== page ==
PARKERSBURG - The state of West Virginia was born in Parkersburg, a local historian told a group of local residents.
About 50 people gathered Tuesday evening at the Judge Black Annex to listen to local historian Dave McKain speak about Parkersburg's involvement in the formation of West Virginia, as part of West Virginia's sesquicentennial celebration this week.
The state's first and third governors were from Parkersburg as well as the first U.S. representative and senator, McKain said. One of the first people to try to convince Virginia officials to stay in the Union, before succession was voted on, was from Parkersburg, he said.
Local historian Dave McKain speaks to a gathering at the Judge Black Annex in Parkersburg Tuesday about a letter written by Arthur Boreman prior to the beginning of the Civil War. (Photo by Jeff Baughan)
McKain said some historians, a number from Virginia, present the formation of West Virginia as more an action of the Union and its armed forces coming into the area, rather than the concentrated effort of people to overcome legal issues and other concerns at a time when the nation was at war with itself.
''If history has been in the books for the last 150 years, they don't want someone to come along and say that's not right,'' McKain said. ''One piece at a time and we will get there.''
McKain said the formation of the state was a closely and carefully put together legal process full of personal drama. Issues of slavery, the railroad and economics were all a big part of the process, he said.
In 1861, a meeting was held in Parkersburg where it was decided the northwest part of Virginia would not follow the rest of the state if it voted for succession.
''They voted and basically said there would be no succession for this part of the country,'' McKain said. William L. Jackson, who eventually went to the Confederacy, was the lone dissenting vote.
Gen. J.J. Jackson was elected to go to the convention, which was considering succession for Virginia and put the message across. He was an influential person known by many across Virginia.
General Jackson was able to hold off the vote for a long time and gave a speech highlighting the desire of the northwestern part of the state not to follow if Virginia decided to leave the Union.
''The first vote they took after that speech, they turned down succession,'' McKain said.
However, circumstances, namely the firing on Fort Sumter by Confederate forces, pushed many Virginians to vote for succession, which caused delegates from the northwest to leave Richmond quickly.
McKain spoke about the people involved in the oil and gas business in the 19th century who had political connections; many of them worked on the formation of the state of West Virginia.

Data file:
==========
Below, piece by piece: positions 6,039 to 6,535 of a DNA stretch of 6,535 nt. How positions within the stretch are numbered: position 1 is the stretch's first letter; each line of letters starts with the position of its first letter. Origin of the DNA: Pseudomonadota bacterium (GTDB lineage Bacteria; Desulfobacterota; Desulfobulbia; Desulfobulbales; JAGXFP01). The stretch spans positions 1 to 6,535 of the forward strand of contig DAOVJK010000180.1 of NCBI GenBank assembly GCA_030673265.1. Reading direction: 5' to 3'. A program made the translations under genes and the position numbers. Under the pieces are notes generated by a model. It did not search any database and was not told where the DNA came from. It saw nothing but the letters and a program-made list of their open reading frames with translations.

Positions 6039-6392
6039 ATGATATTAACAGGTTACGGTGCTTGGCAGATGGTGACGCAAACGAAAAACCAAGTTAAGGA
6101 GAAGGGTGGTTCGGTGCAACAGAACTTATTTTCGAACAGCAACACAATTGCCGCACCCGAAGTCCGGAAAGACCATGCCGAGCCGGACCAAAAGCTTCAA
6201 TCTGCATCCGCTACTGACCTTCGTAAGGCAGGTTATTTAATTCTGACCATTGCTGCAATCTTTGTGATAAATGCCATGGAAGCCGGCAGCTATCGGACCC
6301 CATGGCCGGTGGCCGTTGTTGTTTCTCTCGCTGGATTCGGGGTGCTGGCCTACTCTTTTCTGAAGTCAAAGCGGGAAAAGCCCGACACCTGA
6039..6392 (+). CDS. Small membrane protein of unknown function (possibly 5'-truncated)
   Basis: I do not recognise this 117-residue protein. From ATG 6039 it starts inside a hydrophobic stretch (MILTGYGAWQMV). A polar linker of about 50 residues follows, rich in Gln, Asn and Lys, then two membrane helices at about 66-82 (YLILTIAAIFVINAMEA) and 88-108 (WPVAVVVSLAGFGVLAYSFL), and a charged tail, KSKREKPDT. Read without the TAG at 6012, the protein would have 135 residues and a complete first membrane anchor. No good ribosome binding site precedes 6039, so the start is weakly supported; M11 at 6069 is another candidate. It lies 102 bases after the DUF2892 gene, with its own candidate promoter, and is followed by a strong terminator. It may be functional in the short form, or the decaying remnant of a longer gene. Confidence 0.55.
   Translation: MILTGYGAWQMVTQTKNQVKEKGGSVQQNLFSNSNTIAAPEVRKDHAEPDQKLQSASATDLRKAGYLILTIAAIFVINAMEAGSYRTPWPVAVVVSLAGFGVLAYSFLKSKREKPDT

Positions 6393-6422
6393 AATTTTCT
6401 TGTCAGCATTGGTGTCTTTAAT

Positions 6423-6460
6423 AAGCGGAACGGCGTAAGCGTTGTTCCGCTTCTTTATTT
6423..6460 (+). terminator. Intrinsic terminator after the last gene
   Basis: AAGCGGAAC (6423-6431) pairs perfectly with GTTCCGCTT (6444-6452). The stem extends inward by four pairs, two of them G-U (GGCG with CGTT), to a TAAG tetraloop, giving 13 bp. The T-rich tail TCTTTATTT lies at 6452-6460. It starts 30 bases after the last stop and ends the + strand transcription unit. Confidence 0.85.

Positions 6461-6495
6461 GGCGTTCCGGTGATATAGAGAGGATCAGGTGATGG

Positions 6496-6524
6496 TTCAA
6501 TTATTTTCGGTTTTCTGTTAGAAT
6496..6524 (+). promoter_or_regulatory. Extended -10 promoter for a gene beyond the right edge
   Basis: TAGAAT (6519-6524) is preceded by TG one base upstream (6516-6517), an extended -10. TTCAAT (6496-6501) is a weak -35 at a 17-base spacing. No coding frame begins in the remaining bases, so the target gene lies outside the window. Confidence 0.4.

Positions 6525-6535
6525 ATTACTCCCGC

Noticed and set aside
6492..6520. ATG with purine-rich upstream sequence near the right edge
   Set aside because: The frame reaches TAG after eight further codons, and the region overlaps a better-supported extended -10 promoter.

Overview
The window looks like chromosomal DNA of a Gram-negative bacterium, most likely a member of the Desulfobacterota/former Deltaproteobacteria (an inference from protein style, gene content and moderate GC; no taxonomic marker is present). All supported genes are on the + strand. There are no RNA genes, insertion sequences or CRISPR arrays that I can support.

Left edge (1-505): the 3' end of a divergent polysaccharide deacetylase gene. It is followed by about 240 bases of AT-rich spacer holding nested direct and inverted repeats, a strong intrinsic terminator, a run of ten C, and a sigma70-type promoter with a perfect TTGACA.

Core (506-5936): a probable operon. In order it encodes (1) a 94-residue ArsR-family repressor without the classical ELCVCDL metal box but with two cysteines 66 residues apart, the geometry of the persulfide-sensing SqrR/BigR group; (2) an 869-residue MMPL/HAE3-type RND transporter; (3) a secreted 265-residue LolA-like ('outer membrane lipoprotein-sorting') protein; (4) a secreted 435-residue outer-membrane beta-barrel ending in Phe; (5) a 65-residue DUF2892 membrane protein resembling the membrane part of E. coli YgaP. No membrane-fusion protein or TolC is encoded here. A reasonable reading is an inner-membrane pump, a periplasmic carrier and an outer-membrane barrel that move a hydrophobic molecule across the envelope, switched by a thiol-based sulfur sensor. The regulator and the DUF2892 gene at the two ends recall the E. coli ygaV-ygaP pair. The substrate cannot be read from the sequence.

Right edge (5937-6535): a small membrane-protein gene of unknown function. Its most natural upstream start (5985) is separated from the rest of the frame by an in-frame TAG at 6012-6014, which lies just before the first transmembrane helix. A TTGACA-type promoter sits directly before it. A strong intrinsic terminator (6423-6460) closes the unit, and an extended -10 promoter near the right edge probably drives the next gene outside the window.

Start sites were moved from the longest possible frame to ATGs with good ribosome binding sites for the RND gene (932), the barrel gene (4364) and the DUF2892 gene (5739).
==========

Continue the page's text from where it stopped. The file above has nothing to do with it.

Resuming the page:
''A lot of the founding fathers of West Virginia were involved in the oil business,'' he said.
Over time, it was determined that a new state could not just be formed. There were legal issues that had to be overcome.
Because law required that only the mother state could allow the formation of a new state from its ground, officials put together the Reformed Virginia Government, which ultimately gave its approval for the formation of the new state.
Representatives and senators were sent to Washington, D.C., and accepted there. Although the original West Virginia Constitution did not mention slavery, national lawmakers required a provision outlawing slavery before they would accept it.
Even after the bill was approved and signed into law by the president, a vote had to occur in the state to accept that provision.
After getting everything together to form the new state and with congressional approval of the new state, there was a question of whether President Abraham Lincoln would sign the bill into law.
McKain said Lincoln's cabinet was split on the issue. The president's main concern was whether creating this new state was unconstitutional. He was fighting a war to preserve the union and he was having a hard time justifying splitting one of the states in that union.
Ultimately, the president decided in favor of the new state with a little persuasion of Parkersburg resident, oil man and congressman Jacob Beeson Blair, who visited the president at the White House near the deadline for the bill to be signed.
''The story is (Blair) climbed through the window (at the White House) the next day and Lincoln showed him the statehood bill with his signature on it,'' McKain said.